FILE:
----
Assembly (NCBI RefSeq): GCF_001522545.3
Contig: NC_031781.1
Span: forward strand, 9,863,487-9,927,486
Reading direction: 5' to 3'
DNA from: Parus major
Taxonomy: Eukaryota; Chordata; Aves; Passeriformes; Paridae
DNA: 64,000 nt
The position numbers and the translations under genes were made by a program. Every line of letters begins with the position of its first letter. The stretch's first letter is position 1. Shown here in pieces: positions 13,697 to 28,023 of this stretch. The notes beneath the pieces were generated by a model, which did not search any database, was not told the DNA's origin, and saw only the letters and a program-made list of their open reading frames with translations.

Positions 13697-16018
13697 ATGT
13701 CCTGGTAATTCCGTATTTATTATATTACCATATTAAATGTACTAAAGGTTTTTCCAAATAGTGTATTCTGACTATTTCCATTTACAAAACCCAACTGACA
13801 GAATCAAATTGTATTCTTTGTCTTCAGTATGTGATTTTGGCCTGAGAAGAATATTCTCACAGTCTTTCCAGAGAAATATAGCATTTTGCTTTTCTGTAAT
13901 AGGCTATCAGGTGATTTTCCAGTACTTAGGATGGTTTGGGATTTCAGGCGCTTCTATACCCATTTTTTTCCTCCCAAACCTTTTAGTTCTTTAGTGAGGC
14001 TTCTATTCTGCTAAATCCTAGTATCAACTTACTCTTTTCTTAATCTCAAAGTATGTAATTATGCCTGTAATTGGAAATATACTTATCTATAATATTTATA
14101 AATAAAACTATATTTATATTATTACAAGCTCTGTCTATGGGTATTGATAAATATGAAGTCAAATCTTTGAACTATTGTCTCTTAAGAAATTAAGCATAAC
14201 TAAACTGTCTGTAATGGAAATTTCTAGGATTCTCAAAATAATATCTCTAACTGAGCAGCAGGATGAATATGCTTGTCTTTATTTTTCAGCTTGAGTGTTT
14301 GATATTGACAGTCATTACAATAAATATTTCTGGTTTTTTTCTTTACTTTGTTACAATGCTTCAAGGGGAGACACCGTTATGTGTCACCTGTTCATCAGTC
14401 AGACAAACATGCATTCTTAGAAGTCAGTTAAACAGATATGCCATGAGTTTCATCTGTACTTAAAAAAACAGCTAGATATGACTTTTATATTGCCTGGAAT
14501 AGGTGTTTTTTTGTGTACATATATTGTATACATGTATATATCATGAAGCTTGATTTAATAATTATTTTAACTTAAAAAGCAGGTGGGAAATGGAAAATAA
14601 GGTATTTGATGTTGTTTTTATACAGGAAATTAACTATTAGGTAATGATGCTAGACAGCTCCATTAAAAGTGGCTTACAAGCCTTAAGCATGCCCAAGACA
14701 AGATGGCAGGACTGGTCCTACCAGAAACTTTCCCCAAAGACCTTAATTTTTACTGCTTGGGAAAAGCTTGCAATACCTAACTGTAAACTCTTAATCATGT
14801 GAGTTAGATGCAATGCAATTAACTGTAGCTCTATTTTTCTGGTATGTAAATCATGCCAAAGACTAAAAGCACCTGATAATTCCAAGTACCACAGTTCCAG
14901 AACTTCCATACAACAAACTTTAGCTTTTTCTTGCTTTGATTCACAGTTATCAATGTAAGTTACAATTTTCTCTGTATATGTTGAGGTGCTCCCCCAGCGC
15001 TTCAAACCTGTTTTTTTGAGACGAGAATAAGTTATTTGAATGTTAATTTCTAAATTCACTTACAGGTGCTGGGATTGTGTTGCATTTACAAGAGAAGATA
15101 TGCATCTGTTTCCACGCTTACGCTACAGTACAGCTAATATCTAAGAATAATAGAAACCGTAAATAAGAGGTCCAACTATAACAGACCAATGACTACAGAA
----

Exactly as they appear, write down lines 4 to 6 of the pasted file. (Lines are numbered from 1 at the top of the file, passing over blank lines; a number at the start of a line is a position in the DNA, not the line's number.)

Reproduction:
Reading direction: 5' to 3'
DNA from: Parus major
Taxonomy: Eukaryota; Chordata; Aves; Passeriformes; Paridae